In a statement the bank said the granting of the licence meant it could offer services to all Australians, removing the limit on the size of deposits it could accept from an individual which was $250,000 until now.
The aggregate amount of deposits it can accept from a single customer, which was $2 million under its restricted banking licence, is now unlimited.
The bank was given a restricted authorised deposit-taking licence in May last year and went live in December, using Swiss banking software provider Temenos' cloud, using the company's T24 core banking, financial crime mitigation and analytics.
"We are buoyed by the overwhelming desire from people to see change and bank in a new way.”
The bank now has 100 employees, has become PayPal's lone Australian banking partner and has also set up an alliance with the ASX-listed Collection House.
The statement said Volt would roll out a full suite of consumer deposit and lending products this year. It also has plans to offer banking services for small business.
Volt has raised $45 million in equity capital so far, through multiple funding rounds.
On Tuesday, the bank also announced Volt Labs, an app-based online community to give customers the chance to offer feedback on designing the bank's products and services.
“Volt Bank is delighted to be the first bank to receive an ADI licence under the Federal Government’s banking innovation and competitiveness regime," said Weston. "This milestone is testament to the calibre of our team and the strength of our vision. We are committed to showing Australians that banking can be done in a simpler and better way.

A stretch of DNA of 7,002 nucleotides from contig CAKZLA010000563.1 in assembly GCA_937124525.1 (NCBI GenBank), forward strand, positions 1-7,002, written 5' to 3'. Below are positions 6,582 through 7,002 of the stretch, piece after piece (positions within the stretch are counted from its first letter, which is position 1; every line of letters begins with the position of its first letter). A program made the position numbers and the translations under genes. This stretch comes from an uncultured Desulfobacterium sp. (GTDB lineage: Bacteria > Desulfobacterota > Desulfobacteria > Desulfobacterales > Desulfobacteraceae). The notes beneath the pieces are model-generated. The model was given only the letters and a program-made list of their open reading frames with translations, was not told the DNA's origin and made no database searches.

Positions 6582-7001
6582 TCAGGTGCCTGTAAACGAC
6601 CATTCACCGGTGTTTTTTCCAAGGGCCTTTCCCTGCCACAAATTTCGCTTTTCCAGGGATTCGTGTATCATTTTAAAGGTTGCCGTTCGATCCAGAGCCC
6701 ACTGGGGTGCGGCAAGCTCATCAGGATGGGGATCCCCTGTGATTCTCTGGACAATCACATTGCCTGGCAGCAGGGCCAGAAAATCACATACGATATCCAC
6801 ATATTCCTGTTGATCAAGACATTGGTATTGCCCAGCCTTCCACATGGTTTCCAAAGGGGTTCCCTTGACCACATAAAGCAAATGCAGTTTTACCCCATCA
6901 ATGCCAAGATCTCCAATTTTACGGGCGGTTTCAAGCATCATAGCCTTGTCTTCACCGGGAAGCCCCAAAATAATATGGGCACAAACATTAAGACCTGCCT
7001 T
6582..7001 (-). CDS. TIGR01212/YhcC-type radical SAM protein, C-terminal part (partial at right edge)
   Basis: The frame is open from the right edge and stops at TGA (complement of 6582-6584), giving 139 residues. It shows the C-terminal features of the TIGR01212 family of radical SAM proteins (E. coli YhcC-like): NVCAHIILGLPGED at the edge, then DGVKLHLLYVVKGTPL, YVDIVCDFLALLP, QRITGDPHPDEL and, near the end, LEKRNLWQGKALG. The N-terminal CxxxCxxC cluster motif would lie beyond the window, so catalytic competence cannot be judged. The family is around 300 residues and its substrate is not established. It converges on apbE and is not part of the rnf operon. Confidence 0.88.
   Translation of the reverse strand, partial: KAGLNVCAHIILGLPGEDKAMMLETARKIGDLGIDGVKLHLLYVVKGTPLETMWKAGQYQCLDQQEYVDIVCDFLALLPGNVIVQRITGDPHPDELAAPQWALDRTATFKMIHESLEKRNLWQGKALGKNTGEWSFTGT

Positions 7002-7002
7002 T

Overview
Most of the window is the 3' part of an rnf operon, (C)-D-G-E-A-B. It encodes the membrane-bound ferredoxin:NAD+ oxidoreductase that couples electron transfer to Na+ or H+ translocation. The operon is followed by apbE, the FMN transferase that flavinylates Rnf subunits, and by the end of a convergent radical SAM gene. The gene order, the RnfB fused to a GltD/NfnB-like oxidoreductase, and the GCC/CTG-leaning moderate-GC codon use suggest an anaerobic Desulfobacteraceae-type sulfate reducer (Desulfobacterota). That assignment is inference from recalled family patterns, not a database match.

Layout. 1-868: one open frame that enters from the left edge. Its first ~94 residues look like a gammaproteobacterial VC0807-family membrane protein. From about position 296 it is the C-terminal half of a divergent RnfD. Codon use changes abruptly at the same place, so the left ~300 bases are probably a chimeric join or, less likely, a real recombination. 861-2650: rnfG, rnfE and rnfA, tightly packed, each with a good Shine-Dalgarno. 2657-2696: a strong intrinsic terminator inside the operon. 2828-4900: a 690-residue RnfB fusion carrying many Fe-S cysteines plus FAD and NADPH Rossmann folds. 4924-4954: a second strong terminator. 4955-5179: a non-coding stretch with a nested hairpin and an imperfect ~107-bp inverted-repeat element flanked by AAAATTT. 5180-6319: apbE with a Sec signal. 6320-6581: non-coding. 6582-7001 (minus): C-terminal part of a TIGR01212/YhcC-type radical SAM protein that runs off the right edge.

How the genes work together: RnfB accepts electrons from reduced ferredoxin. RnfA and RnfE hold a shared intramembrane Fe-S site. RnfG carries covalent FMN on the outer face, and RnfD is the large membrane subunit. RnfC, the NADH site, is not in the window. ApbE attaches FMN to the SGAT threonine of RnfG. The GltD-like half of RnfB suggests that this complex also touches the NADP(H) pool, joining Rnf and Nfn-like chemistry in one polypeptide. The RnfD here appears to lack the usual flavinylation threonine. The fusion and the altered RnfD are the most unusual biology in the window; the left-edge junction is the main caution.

“Against the backdrop of systematic failures and breaches of trust by incumbent banks, our mission is simple; to empower people and make financial services easier. It’s about giving Australians a fundamentally different banking experience, one that is honest and fair.
“We are building a bank that works tirelessly for our customers and their money. We can do this by being digital only and smartphone led, focusing on removing the ‘speed bumps’ too often experienced by Australians, like lengthy waiting times and excessive fees.
“We will roll out cutting-edge technologies, embrace data and analytics and create a highly personalised offer that can be tailored to the specific needs of individuals.”